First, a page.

Humza Yousaf Tells The Truth
In another terrible day for all the SNP's leadership candidates, the most significant moment has been largely overlooked.
I know these newsletters are coming thick and fast this week. There’s just so much to talk about! None of the leadership candidates has has a great day, and I’ll give a quick round-up of that below. I also think that something really significant has happened…but more on that at the end of this edition.
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Regan Goes Full Fundy
Ash Regan has been confronted over her decision to take on Kirk Torrance of Alex Salmond’s Alba party as her campaign strategist. Working for Alba, Torrance promoted the infamous Robert the Bruce election broadcast that featured the long-dead King speaking of ‘breaking the spine of English domination’. Ciaran Jenkins of Channel Four News asked her about tweets where Torrance talked about Nicola Sturgeon being worse than Richard Nixon:
I wrote previously that I thought Regan had looked at the insurgent leadership campaigns of Liz Truss, Kemi Badenoch, Jeremy Corbyn, and perhaps even Donald Trump, and realised the power of appealing to your selectorate’s more extreme views. Now that she is on the ballot paper she has decided to pitch unashamedly to the fundamentalist wing of the nationalist movement. Her campaign won’t be pretty, but it might be effective.
Forbes Campaign Keeps Digging
Meanwhile, Kate Forbes's views on gay marriage and children born outside marriage continue to cost her. Nicola Sturgeon, having promised not to insert herself into the race, spoke out against her views saying:
“Scotland is a socially progressive country and I believe that is the majority opinion. Whoever is first minister, the views that they have on all sorts of issues matter because people look to their first minister to see someone who will stand up for them and their rights and the job of first minister on a daily basis involves responding to things based on your positions, your values, your outlooks.”
Increasingly isolated, Forbes and her campaign appear to be trying to sell her unpopular views as admirably honest. One of her backers, Jim Fairlie, tried the argument on for size.
This framing immediately made me think of the famous New Yorker cartoon where the sheep give credit to the wolf for admitting he’s going to eat them. I had hoped that, after a decade of damaging populism the world over, we had learned the lesson of giving people credit for being ‘straight talking’ when really they were saying the ugly things.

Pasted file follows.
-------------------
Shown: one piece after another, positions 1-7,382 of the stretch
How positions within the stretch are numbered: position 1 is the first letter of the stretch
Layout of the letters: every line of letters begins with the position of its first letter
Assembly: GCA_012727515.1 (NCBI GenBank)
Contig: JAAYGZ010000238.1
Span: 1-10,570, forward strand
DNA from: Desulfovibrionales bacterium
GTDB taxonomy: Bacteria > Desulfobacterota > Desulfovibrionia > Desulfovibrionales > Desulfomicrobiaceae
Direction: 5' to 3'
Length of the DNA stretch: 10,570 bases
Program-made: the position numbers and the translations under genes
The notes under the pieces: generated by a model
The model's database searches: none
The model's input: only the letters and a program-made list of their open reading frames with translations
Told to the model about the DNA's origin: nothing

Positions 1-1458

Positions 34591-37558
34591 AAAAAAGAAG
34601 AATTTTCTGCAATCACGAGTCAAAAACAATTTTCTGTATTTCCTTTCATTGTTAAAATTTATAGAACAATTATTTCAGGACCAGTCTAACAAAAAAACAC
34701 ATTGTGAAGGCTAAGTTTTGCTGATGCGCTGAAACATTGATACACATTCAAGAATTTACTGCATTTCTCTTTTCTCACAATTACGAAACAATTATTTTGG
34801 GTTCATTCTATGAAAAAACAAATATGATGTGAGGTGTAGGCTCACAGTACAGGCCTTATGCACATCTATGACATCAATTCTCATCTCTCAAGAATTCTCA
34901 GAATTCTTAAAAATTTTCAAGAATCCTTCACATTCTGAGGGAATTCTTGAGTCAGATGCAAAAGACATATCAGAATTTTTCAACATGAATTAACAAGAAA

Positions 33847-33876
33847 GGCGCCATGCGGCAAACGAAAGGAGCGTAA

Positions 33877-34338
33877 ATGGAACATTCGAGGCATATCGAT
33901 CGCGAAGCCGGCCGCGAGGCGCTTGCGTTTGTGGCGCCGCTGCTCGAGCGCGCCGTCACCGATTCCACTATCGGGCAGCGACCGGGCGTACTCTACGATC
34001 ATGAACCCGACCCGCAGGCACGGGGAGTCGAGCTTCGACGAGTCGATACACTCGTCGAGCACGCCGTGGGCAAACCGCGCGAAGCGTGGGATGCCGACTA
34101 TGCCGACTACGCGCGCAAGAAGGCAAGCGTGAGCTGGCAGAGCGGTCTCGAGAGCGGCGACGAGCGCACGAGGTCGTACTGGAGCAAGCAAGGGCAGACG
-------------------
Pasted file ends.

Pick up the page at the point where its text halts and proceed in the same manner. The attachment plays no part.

Yousaf’s NHS Failings Follow Him
I’m no expert in body language but just look at both Sturgeon and Yousaf in the clip below.
Little wonder the First Minister isn’t interested in his advice on the NHS. A scathing Audit Scotland report into his handling of the NHS was published today. Among its finding are:
25% fewer operations were scheduled last year than the year before.
Delayed discharge, which the SNP promised they would abolish, has gone up by 17% in a year.
The cost to the NHS of using agency nurses has nearly doubled since 2017.
Yousaf is on track to miss recruitment targets to deal with crises in areas like GP provision and mental health care. While the staff leaving rate is increasing.
Waiting times at accident and emergency, already far below targets for the last few years, are getting far worse.
This graphic produced by the auditor on how the post-pandemic backlog is getting worse rather than better under Yousaf’s leadership is utterly damning:
Humza Admits the Sturgeon Years Have Failed
To give the beleaguered Health Secretary some credit, he has said the most important thing in this contest so far. He told a truth that is at odds with the entire strategy of the Sturgeon years: the Scottish people don’t want to leave the UK.
This is significant because the strategic approach of the SNP in recent years has been to talk up the certainty of the break up of Britain, to claim that Scots are being held hostage in the Union, and to wait for the inevitable victory. His comments are an admission that all that talk of a ‘new settled will’ was a fiction.
Sturgeon’s inevitability narrative was embraced by the media in Scotland, and especially across the UK because it was frankly more interesting than the truth: that support for the Union has been remarkably resilient despite multiple self-inflicted crises. The departure of Nicola Sturgeon, just months before she claimed she was going to deliver the success nationalists have been waiting for, creates an alternative story: one of SNP failure.
Supporters of the Union should be careful here: just as the break up of the UK was never inevitable, neither is the decline of the SNP. It will take creating a new story about how change is possible within the UK, and building a new constitutional consensus. Yousaf’s comments offer a huge opportunity to ask fundamental questions about nationalist politics:
After nearly a decade of committing so much government resource to moving public opinion on Scexit, isn’t this statement an admission that the last few years have been a waste of time?
Given there is no sustained majority for leaving the UK, what is the justification for re-running the 2014 vote?
Without a sustained majority, the best that those behind a fresh effort to force the independence question can hope to achieve is a deeply divided country. Isn’t it better to unite people around what the vast majority of us want: making devolution work?
Will you work with an incoming Labour government to help them make devolution work or will any conversation with them only be about independence rather than devolution?